When Arbogast fails to report back to Sam and Lila, they begin to get suspicious. They report to the local Sheriff who dismisses their concern and reveals that Normans mother committed suicide after killing her lover over 10 years ago. None the less, Sam and Lila investigate further and check into the motel under the guise of a married couple. Sam distracts Norman and allows Lila to search the house. She discovers a woman sitting in the basement, which turns out to be the rotting corpse of Normans mother. Norman tries to kill Lila dressed as his mother but is thwarted by Sam.

6) Normans mother

Sam and Lila are at the police station where Norman is being held. A psychiatrist emerges from his cell and explains to them that Norman suffers from a personality disorder. He reveals Norman murdered his mother and her lover and stole her corpse. To ease his guilt he developed a split personality, taking on the role of his mother. He could simultaneously be Norman and his mother, holding conversations between and sometimes the mother personality would take over completely. We cut to Norman sitting in his cell, his mothers voice dominating his thoughts, claiming she will show everyone who she really is someone who wouldn't even harm a fly. The movie closes with Marions car being dragged up from the swamp.

7) Mad Norman

Psycho is arguably Hitchcocks most famous movie. Endlessly parodied and imitated it is a landmark in cinema history. Made on a budget, it still encompasses Hitchcocks trademark close up shots, long takes and nerve shredding suspense. The opening act may seem overly long, but this only adds to the tension and suspense climaxing in the famous shower scene and shock reveal ending. " That's another little thing about this film. It does seem slowly paced for Mr. Hitchcock and given over to a lot of small detail. But when it does get her to the motel and apparently settled for the night, it turns out this isolated haven is, indeed, a haunted house." (Crowther, 1960).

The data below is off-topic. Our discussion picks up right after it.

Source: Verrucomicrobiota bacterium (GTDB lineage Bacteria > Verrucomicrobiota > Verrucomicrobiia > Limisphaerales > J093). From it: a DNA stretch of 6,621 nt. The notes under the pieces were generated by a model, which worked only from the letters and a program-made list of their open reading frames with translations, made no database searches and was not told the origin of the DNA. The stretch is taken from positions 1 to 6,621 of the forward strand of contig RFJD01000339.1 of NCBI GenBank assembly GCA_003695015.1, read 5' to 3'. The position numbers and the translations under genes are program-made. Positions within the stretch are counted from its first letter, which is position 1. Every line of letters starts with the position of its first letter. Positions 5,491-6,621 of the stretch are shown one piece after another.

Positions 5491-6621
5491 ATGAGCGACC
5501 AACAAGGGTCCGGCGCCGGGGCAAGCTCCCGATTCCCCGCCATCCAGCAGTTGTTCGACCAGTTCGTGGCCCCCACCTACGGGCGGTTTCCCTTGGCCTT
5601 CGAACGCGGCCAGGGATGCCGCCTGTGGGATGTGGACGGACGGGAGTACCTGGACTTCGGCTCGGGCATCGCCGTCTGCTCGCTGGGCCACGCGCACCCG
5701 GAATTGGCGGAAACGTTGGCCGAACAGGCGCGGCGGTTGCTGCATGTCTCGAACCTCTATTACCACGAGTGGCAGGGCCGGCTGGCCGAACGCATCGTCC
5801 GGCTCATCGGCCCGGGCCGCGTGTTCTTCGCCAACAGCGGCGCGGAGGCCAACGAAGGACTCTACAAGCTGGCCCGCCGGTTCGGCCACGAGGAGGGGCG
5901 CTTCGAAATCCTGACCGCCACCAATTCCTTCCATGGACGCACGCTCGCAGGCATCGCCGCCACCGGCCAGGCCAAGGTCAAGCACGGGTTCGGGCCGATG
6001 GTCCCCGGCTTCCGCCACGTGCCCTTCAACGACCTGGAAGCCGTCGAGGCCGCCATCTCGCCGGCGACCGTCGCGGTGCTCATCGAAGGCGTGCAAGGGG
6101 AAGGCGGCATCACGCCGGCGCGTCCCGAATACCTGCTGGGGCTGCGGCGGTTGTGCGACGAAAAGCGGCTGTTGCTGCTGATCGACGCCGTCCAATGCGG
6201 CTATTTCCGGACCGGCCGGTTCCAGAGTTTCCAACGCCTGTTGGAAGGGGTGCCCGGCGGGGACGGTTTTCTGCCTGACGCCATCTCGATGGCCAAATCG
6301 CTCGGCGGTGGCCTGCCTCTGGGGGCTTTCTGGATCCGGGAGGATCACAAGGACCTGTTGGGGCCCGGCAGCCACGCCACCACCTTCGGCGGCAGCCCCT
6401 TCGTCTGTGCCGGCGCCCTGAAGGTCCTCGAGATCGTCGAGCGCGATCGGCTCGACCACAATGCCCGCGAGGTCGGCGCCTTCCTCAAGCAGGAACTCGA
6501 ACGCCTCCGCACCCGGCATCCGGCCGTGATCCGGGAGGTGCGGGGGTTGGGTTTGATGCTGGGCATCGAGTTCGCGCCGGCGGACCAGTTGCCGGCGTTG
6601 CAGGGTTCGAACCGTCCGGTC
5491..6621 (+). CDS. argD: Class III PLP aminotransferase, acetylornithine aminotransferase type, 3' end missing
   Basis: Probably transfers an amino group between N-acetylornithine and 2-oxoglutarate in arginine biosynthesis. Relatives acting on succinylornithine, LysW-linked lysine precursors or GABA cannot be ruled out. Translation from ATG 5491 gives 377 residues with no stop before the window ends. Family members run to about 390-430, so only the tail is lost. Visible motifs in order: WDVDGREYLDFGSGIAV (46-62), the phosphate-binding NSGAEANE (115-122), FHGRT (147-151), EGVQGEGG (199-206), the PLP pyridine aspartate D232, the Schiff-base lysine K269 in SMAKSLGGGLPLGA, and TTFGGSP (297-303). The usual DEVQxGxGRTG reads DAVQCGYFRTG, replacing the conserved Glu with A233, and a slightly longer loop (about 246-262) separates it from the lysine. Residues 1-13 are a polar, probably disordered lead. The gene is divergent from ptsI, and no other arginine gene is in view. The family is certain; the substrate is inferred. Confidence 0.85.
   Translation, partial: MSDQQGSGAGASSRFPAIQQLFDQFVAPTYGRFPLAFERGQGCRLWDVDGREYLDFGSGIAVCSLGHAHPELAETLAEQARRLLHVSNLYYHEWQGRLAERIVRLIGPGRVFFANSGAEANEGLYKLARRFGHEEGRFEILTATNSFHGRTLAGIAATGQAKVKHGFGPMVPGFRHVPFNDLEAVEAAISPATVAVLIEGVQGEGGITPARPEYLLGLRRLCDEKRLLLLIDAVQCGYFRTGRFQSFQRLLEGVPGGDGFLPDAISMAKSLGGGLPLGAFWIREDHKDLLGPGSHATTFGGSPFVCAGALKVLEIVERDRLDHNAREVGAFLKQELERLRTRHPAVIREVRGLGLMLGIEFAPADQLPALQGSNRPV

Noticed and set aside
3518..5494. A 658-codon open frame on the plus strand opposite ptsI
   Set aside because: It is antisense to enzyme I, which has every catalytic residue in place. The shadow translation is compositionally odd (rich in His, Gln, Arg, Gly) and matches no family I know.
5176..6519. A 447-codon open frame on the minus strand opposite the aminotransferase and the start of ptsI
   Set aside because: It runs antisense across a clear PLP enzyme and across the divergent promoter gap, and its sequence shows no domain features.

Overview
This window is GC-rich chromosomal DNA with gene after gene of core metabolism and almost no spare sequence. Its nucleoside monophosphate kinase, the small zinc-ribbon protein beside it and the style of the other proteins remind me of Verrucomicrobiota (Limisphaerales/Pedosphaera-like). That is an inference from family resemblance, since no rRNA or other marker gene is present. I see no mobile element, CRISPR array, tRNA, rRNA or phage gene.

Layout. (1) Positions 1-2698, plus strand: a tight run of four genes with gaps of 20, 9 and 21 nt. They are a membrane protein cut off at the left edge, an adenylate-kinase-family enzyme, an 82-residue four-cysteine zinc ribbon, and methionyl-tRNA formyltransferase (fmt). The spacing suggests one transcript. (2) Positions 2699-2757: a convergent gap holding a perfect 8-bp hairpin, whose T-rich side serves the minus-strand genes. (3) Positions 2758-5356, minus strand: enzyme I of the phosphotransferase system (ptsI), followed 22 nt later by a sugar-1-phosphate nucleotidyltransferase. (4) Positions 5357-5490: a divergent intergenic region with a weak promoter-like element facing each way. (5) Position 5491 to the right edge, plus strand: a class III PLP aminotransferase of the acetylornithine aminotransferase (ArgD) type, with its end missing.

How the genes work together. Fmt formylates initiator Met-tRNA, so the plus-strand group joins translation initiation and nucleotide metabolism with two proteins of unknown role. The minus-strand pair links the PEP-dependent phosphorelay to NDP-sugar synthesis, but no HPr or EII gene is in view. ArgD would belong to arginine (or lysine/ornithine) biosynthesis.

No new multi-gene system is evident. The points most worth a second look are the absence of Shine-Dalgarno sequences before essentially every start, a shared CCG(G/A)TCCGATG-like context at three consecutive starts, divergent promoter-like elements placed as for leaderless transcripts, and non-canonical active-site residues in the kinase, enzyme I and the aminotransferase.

Psycho is unquestionably a horror film coated in a character study of everyday people. The shower scene is rightly regarded as the pinnacle of the movie, however it is in the tense build up to the motel that makes the film feel conceivable. Particularly when Marion is spotted by her employer as she is driving out of town with the stolen money. "Those few seconds, brilliantly economical and tense, are simply more psychologically convincing and real than anything else in this baroque, inspired shocker." (Bradshaw, 2010).

Hitchcock has made a truly timeless movie in 'Psycho'. Not afraid to push the limits of what is and was sociably acceptable for the time with hints of his dark humor. Psycho re-defined the horror genre in a visually rich and detailed vision which manages to connect with everyday peoples fears. "Ostensibly a Grand Guignol thriller with Freudian undertones, it's a perfectly realised, visually rich, and chilling look at masculinity and schizophrenia that had more than a hand in redefining the role of the spectator in terms of mainstream cinema, most notably perhaps in the famous shower sequence which re-explored the nature of cinematic voyeurism." Wood, 2000).


Bradshaw, Peter. The Guardian review 1st April 2010 Accessed 08/02/11

Crowther, Bosley. New York Times review 17th June 1960 Accessed 08/02/11

Wood, David. BBC Review. 13th December 2000 Accessed 08/02/11


1) Psycho poster Accessed 08/02/11

2) Marion and Sam Accessed 08/02/11

3) On the run Accessed 08/02/11

4) Marion and Norman Accessed 08/02/11

5) Murder Accessed 08/02/11

6) Normans Mom Accessed 08/02/11

7) Mad Norman Accessed 08/02/11